Morrissey College of Arts and Sciences Dean Gregory Kalscheur, S.J., center, presented the long-serving Norma Jean Calderwood University Professors in Islamic and Asian Art with the 2018 faculty award. (Peter Julian)

Boston College broke new ground in July 2000 with the appointment of internationally acclaimed art historians Sheila Blair and Jonathan Bloom to a dual professorship. United in marriage, parenthood, their field of study, and in their shared role in the University’s Art, Art History, and Film Department, the two will retire together at the end of the academic year.

At this year's Arts Festival in April, Morrissey College of Arts and Sciences Dean Gregory Kalscheur, S.J., presented the long-serving Norma Jean Calderwood University Professors in Islamic and Asian Art with the 2018 faculty award in recognition of their professional accomplishments and contributions to the arts and to the University.

The distinguished art scholars, prolific authors and professors reflect on their 18 years as inaugural holders of the Calderwood Professorship.

What does it mean to you both to receive this award on the eve of your retirement from BC?

Bloom: It’s very gratifying to be recognized by one’s colleagues for one’s contributions to furthering the study of the arts at BC.

Blair: And it’s gratifying to see that BC recognizes the value of the arts in a liberal arts education.

What's been most memorable for you during your time at BC; what will you miss most?

Bloom: When we arrived at BC we were astounded by what a warm and welcoming place it was – it had an atmosphere very different from other universities where we had worked. Wonderful students are, of course, the most memorable aspect about teaching at BC — it’s been very gratifying to see some of them go further in their studies as a result of taking a class with one of us. I will certainly miss my colleagues and the students, whose questions always make me think.

Blair: The students. They keep you young and on your toes. They pose questions that make you think. Also the collegiality of colleagues.

Talk about the opportunities provided by the Calderwood professorship.

Bloom: The Calderwood Chair has offered us unparalleled opportunities for furthering our teaching and research.  We’ve been able to invite speakers from abroad, attend foreign conferences, visit museums and remote sites and expand our knowledge without having to apply for outside funding. We’ve been able to offer promising students and fellow faculty members support in their research projects.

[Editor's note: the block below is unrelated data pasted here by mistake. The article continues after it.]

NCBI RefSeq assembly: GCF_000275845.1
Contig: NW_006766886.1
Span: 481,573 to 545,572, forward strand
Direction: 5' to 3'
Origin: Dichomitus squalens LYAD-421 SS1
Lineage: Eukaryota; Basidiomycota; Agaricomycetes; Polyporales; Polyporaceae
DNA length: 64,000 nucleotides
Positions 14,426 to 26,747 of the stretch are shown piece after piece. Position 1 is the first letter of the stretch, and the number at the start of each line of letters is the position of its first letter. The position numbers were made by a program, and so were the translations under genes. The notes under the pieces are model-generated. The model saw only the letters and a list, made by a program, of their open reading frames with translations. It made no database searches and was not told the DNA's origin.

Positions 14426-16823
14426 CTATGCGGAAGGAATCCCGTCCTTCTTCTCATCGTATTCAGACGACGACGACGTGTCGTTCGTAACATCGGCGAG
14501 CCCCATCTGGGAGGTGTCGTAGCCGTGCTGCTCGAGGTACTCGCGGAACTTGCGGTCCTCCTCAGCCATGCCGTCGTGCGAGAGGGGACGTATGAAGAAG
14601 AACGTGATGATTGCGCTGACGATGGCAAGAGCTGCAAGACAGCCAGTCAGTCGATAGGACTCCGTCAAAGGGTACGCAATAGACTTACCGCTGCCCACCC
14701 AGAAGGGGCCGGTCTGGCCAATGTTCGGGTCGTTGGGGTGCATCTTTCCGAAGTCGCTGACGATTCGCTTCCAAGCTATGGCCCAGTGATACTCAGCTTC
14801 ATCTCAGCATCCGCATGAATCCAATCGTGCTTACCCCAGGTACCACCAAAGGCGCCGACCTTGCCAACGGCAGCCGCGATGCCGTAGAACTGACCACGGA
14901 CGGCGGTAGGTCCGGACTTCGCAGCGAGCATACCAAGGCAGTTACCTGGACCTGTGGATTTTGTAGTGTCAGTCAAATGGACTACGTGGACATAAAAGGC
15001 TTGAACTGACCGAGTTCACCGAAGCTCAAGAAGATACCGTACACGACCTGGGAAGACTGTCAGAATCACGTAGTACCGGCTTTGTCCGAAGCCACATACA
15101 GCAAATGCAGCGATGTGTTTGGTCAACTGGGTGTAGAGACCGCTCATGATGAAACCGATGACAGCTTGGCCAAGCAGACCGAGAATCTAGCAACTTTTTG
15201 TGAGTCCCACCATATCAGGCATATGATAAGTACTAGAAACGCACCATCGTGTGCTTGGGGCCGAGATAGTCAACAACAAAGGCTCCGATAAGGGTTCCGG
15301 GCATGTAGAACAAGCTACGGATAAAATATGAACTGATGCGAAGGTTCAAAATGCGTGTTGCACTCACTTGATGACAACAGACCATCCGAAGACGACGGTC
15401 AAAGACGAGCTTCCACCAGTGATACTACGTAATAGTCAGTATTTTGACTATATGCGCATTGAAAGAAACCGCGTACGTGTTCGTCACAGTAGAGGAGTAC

Blair: The chair has allowed us to travel to new places and see new things. The world of Islamic art is changing rapidly, and we have been able to evolve with it. For example, we’ve been able to visit some of the new museums and exhibitions in Europe, the Gulf, and elsewhere. We’ve even developed a course introducing Islamic art to students through eight exhibitions/museums/galleries that have opened in the previous decade. Another course surveys the history of Islamic art through the lens of a dozen masterpieces, all of which we have been able to see.

As the first holders of the Calderwood Chair, what do you hope will be your BC legacy?

Bloom: I would hope that subsequent holders of the chair recognize the special opportunities it offers to combine undergraduate teaching with unlimited research possibilities. I would hope [they] continue our tradition of hosting our entire department at an annual dinner to celebrate and remember the warm and generous hospitality once offered to us as students by Norma Jean and Stan Calderwood.

Blair: The joy of introducing new places to undergraduates. We held the first permanent position teaching non-Western art, and the department has now expanded to include professors in both Asian and African art. We hope that the global coverage will continue.

What has it been like to share this dual professorship, on top of being partners in marriage and frequent book collaborators?

Bloom: We first met in 1975 while we graduate students and were married in 1980, right after we earned our PhDs in the same field. It took 20 years - until we were hired by BC - to find an institution willing to allow us to share a job. Because of the way we structured the sharing, each of us has had plenty of time for research and writing, let alone for domestic responsibilities like raising two wonderful children — or cooking dinner! In some ways, it has been like having a biennial sabbatical, keeping us mentally fresh and delighted to see our colleagues again after being away.

Blair: And the opportunity to share the position equally. Many shared positions are intended for one superstar and one acolyte. BC allows us to share this job equally. We each get star billing.

You're both prolific scholars – what's next?

Bloom: I’m in the midst of completing a book – my last! – about Islamic architecture in North Africa and Spain. I may still write the occasional article and give a talk, but I’m really looking forward to spending more time practicing the piano and working in the garden, let alone finally having some time to clean my desk.

Blair: I’m finishing up several articles on the arts of the Mongols. I also want to travel at the times convenient to me and not necessarily slotted into the academic calendar. I’m also looking forward to catch up on reading, not only the academic works of my colleagues, but also all those novels that I have not been able to get to. Just as the field of Islamic art is expanding, so too is world literature and there is a lot to read. And the garden awaits.

Rosanne Pellegrini | University Communications